November 26, 2018 – INTERNATIONAL CONSORTIUM OF INVESTIGATIVE JOURNALISTS (ICIJ) – Manufacturers fought to get implants back on the market. Regulators gave in. Now thousands of patients are paying the price.
More than 10 million women worldwide have received breast implants over the last decade, a remarkable comeback for a medical product that had suffered a crippling safety scandal and a lengthy ban in the United States.
The U.S. Food and Drug Administration’s decision to restore silicone implants to the market in 2006 followed an earlier decision to approve the less-commonly-used saline-filled implants. It came after a furious lobbying campaign by leading manufacturers Allergan and Mentor, which convinced regulators that frequent ruptures and leaks, and an array of other ailments reported by breast implant patients, were concerns of the past.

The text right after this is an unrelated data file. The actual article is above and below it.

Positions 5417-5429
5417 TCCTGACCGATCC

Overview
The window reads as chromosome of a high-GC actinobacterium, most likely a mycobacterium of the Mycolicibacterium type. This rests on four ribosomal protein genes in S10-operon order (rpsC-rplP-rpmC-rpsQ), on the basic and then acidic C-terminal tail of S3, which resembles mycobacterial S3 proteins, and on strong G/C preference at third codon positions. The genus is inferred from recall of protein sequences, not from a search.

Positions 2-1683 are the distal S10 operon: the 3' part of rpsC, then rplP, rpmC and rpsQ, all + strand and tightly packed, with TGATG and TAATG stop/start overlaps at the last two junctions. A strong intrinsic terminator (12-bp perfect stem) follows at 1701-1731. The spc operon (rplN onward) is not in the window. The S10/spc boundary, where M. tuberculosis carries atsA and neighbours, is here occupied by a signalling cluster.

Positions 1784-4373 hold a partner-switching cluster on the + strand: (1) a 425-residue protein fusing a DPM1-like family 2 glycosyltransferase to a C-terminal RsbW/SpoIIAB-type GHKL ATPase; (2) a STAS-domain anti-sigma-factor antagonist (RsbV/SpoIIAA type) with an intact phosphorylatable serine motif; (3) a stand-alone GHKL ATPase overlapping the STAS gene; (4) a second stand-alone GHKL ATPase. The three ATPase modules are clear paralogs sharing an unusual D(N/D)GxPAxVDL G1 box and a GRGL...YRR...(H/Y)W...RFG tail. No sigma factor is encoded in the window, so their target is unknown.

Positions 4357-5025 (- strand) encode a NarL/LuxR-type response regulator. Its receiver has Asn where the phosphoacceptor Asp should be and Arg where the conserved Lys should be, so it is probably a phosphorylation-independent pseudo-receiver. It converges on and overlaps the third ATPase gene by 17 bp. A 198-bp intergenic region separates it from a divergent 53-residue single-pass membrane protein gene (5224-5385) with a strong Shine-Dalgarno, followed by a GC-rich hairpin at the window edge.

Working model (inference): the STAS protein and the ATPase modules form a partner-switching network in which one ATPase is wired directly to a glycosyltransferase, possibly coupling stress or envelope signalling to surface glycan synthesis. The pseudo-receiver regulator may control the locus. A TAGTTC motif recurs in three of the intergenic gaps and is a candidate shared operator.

But many of the hazards that caused breast implants to be banned in the first place never went away, a global investigation led by the International Consortium of Investigative Journalists has found.
A growing body of scientific literature links breast implants to autoimmune disorders and a rare form of cancer that has claimed more than a dozen lives worldwide.
Madris Tomes, founder and chief executive of Device Events, was one of the many contributors to this article.